Music

Ben Folds Looks Back On 20 Years Of ‘Whatever And Ever Amen’ Marrying Craftsmanship And Destruction


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In 1997, The Ben Folds Five was at their peak. Whatever And Ever Amen came out, demonstrating the craftsmanship, depth, versatility, and pop sensibilities of the band with hits like the heartbreaking “Brick” and the piano slamming screw-off anthem “One Angry Dwarf And 200 Solemn Faces.” But we all know what happens after you hit a peak: The band broke up, Folds went solo, took on a series of sonic adventures with a long list of unlikely collaborators, got back together with his bandmates Robert Sledge and Darren Jessee, and then went solo once more. But now, Folds is on the cusp of a new thrill — exploring Cuba and its music with a group of fans.

This week, I had the chance to speak with Folds, a noteworthy photographer as well, about why he wants to learn more about Cuba before trying to capture its majesty, his penchant for keeping himself open to new experiences, never being all the way happy with a song, and why Whatever And Ever Amen feels timeless as it passes its 20th anniversary.

With the Havana Getaway, are you more excited about going and experiencing the culture and playing with new musicians or is it the chance to just see Cuba, the architecture, take pictures, and feel the history of the island?

We’d have fun photographing [Cuba]. But I think that requires a little more history of myself with the place. It’s possible that there may be, you know, some sort of photographic study I find myself interested in once I understand the place. But until you understand a place, you tend to go in and photograph what’s attractive to you as an alien, and those don’t really stand up. After awhile, you realize, ‘Oh man, I took a bunch of pictures of some cool cars. And guess what, every motherf*cker that goes to Cuba takes a hundred pictures of some cool cars.’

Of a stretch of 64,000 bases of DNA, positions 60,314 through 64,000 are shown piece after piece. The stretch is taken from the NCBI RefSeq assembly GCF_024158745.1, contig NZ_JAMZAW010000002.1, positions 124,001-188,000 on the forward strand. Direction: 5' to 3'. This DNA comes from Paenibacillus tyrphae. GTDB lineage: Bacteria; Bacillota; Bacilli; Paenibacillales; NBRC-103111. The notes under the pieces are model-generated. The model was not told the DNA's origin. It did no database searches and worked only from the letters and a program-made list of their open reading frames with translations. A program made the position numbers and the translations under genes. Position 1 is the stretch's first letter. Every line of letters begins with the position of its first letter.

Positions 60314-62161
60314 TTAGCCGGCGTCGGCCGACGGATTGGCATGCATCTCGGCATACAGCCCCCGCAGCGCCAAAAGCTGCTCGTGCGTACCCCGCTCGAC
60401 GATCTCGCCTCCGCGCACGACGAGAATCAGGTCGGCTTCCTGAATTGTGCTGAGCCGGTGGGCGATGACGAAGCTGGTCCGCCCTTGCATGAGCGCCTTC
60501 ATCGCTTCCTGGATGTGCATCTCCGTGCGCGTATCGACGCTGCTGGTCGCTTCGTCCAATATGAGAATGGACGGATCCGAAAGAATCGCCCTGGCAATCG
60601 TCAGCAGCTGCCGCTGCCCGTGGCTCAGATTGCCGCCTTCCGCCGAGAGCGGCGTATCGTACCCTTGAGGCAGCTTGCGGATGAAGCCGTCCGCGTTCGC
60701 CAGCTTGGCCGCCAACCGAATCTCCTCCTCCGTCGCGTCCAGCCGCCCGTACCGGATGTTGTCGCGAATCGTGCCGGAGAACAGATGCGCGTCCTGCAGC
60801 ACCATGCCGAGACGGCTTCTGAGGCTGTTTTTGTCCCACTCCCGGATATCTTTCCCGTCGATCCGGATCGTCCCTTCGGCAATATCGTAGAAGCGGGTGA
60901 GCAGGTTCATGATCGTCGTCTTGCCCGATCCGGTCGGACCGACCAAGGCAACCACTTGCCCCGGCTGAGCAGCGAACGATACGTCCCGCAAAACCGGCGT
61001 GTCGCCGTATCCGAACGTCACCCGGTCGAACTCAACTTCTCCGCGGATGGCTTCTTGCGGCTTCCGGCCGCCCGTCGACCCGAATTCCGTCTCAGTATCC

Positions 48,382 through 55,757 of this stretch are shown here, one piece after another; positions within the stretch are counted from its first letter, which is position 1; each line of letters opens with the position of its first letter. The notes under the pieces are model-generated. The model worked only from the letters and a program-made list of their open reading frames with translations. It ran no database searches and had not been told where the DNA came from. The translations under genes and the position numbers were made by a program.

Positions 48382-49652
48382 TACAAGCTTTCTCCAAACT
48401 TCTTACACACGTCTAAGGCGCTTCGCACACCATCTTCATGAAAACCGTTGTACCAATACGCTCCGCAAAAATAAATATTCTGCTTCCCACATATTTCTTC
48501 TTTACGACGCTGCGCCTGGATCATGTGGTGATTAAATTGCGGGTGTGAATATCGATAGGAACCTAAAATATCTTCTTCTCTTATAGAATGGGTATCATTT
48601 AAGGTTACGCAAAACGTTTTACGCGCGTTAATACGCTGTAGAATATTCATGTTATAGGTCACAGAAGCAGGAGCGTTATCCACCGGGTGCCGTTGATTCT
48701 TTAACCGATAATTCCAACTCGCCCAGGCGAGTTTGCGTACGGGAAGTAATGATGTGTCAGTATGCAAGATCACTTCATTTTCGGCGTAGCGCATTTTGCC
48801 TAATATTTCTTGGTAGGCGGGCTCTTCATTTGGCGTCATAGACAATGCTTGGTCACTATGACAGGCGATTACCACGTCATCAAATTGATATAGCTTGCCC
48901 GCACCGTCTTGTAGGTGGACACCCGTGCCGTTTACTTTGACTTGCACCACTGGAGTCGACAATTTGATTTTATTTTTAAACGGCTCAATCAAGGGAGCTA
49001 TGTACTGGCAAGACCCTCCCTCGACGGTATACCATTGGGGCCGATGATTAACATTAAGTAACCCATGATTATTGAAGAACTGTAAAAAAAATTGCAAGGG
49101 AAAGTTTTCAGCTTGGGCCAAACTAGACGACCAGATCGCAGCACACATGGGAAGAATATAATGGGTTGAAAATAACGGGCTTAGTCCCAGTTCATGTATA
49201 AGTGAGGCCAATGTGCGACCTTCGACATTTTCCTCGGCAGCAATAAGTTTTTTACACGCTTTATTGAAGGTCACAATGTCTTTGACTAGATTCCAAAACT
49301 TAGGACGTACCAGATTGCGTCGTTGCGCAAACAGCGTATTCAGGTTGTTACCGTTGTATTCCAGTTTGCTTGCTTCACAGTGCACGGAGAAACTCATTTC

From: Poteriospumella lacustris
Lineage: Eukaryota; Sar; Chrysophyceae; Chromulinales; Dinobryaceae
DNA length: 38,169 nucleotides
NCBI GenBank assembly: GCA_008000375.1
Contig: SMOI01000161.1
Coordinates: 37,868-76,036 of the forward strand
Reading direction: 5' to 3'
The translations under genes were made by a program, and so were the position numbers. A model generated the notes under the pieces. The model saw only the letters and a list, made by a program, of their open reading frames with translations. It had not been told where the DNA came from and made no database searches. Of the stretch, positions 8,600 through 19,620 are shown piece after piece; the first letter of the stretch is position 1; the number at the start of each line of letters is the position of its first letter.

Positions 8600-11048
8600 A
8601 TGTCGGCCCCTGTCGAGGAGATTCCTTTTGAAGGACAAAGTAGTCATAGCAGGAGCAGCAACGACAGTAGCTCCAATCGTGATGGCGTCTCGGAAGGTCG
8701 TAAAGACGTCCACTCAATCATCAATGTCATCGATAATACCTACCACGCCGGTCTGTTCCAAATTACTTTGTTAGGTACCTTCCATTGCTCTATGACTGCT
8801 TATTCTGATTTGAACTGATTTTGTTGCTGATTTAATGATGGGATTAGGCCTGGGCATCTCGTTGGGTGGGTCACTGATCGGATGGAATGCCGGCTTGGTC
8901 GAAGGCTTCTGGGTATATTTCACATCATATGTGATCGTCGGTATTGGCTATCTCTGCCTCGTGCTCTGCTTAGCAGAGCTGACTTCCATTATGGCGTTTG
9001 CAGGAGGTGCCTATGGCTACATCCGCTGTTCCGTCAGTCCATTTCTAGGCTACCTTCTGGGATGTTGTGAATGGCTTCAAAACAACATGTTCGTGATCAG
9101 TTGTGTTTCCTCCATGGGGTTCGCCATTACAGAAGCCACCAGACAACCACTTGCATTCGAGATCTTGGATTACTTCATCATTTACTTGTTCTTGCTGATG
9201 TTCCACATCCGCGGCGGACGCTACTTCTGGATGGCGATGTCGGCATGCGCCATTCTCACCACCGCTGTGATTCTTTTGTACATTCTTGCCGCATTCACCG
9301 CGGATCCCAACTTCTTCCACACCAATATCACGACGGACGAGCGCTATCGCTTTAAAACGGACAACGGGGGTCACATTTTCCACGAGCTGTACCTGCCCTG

It’s not that special unless you understand the place, and understand the people in a place a lot more.

I don’t weigh many things that I do in my life as more than the other, and I don’t know if that’s unusual. I just kind of step into the next day, so like, what’s today? ‘Oh sh*t, we’re going to Cuba. Well all right, lets go!’

I have that kind of view for these sort of trips, I don’t play it down like they’re not important. I just take every day as sort of like… if I go play f*cking Birmingham, Alabama, that tends to just… I’m like, ‘Oh, wow, today I’m in Birmingham!” and the next day is, ‘Oh sh*t, I’m in Cuba!’

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